New Delhi: The monsoon session of the parliament is ready to begin from Wednesday and will finally see the tabling of the much-discussed National Medical Commission Bill, 2017
According to official sources, the government is keen to push important Bills including the National Medical Commission Bill, 2017 for consideration and passing in both the Houses of Parliament within the 18 working days of the session that will continue till August 10.
The National Medical Commission Bill proposes to replace 83-year-old Medical Council of India (MCI) with another body called the National Medical Commission to curb corruption in the functioning of MCI.
It came under fire from the medical practitioners over some of its contentious clauses including the proposal of exit exam after MBBS, bridge course for AYUSH practitioners as well as limited members of elected representatives from the Medical profession in the main commission
The opposition from the doctors, led to the formation of a Special parliamentary committee to take into consideration the concerns of doctors and suggest appropriate changes to the Bill. The committee earlier this year submitted its recommendations taking into account the various demands of doctors , many of which also soon met with the cabinet approval.
With the monsoon session of the parliament up, the Modi-government is keen on getting the bill passed in both the houses. The bill has been put forward by the Niti Aayog as its major reform and overhaul of the medical sector seeking a complete replacement to the existing Medical council of India, which the 2016 parliamentary committee noted has become outdated and completely failed in its functioning as a neutral regulator. The committee at that time observed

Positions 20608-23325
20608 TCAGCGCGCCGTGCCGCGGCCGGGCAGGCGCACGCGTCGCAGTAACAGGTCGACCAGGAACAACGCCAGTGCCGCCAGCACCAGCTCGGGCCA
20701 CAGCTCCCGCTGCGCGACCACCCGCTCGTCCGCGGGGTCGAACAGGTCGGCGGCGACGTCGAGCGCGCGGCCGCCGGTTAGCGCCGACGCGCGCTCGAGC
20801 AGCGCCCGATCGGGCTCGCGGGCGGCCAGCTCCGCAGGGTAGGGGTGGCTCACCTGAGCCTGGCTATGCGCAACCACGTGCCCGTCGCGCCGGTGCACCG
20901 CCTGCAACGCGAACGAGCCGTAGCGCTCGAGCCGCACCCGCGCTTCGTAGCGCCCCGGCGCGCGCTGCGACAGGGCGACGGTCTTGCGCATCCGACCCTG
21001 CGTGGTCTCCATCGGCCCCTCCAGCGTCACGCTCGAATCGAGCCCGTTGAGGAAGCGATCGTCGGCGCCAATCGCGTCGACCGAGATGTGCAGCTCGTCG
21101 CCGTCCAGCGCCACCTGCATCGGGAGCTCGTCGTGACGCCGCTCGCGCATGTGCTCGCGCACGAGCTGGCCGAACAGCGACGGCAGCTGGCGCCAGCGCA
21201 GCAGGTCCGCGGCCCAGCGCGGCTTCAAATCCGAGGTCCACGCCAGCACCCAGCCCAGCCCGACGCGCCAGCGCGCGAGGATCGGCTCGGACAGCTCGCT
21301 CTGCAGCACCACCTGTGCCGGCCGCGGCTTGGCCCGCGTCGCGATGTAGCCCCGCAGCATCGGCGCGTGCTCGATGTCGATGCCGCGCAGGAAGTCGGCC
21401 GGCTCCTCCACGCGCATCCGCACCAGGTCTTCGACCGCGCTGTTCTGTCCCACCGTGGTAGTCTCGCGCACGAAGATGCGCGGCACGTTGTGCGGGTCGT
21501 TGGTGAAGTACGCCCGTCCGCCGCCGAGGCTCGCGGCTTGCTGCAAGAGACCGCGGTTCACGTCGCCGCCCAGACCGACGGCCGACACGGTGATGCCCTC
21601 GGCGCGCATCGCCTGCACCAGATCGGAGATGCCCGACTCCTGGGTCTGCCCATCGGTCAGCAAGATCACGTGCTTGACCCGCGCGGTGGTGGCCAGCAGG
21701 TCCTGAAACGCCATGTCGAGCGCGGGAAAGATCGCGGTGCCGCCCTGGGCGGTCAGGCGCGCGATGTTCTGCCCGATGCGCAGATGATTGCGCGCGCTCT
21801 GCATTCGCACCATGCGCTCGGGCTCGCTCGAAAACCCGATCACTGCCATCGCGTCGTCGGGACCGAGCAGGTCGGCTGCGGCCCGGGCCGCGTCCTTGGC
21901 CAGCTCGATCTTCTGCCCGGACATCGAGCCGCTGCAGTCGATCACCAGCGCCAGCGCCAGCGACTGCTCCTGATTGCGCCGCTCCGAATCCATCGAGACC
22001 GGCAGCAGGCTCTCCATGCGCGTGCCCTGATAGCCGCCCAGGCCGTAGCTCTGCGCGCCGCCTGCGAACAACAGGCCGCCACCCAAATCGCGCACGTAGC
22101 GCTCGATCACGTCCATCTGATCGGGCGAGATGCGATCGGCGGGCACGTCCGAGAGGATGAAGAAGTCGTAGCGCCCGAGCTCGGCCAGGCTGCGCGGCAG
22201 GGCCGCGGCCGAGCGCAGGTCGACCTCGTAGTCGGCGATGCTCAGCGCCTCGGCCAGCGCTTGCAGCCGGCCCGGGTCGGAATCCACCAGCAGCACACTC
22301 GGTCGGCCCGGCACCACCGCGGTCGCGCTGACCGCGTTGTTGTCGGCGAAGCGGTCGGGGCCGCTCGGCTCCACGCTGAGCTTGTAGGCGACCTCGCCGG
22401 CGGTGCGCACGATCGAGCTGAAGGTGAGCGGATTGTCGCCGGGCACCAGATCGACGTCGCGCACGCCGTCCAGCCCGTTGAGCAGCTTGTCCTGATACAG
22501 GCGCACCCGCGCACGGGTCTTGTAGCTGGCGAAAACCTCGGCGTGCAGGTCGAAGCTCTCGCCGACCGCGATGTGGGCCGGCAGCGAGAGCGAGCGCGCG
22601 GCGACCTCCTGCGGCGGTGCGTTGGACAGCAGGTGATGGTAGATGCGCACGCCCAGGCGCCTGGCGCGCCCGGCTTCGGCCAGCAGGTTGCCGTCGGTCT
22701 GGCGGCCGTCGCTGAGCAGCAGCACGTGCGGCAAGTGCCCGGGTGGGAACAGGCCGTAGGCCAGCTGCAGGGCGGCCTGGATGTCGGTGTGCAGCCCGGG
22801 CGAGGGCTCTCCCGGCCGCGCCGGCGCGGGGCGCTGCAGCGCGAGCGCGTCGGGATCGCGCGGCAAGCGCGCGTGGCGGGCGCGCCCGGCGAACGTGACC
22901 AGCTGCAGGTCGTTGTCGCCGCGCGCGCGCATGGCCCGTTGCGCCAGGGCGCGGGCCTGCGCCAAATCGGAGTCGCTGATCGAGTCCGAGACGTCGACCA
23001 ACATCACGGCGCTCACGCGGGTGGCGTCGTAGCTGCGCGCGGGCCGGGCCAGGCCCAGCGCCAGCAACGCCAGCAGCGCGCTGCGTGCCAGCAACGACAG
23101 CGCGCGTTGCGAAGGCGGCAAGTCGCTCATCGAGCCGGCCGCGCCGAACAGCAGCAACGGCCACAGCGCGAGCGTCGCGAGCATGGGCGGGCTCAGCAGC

Due to massive failures of the MCI and lack of initiatives on the part of the Government in unleashing reforms, there is total system failure due to which the medical education system is fast sliding downwards and quality has been hugely side-lined in the context of increasing commercialization of medical education and practice. The situation has gone far beyond the point where incremental tweaking of the existing system or piecemeal approach can give the contemplated dividends. That is why the Committee is convinced that the MCI cannot be remedied according to the existing provisions of the Indian Medical Council Act, 1956 which is certainly outdated. If we try to amend or modify the existing Act, ten years down the line we will still be grappling with the same problems that we are facing today. Nowhere in the world is there an educational process oversight, especially, of medical education done by an elected body of the kind that MCIis. Managing everything of more than 400 medical colleges is too humongous a task to be done by the MCI alone because the challenges facing medical education of the 21st century are truly gigantic and cannot be addressed with an ossified and opaque body like MCI. Transformation will happen only if we change the innards of the system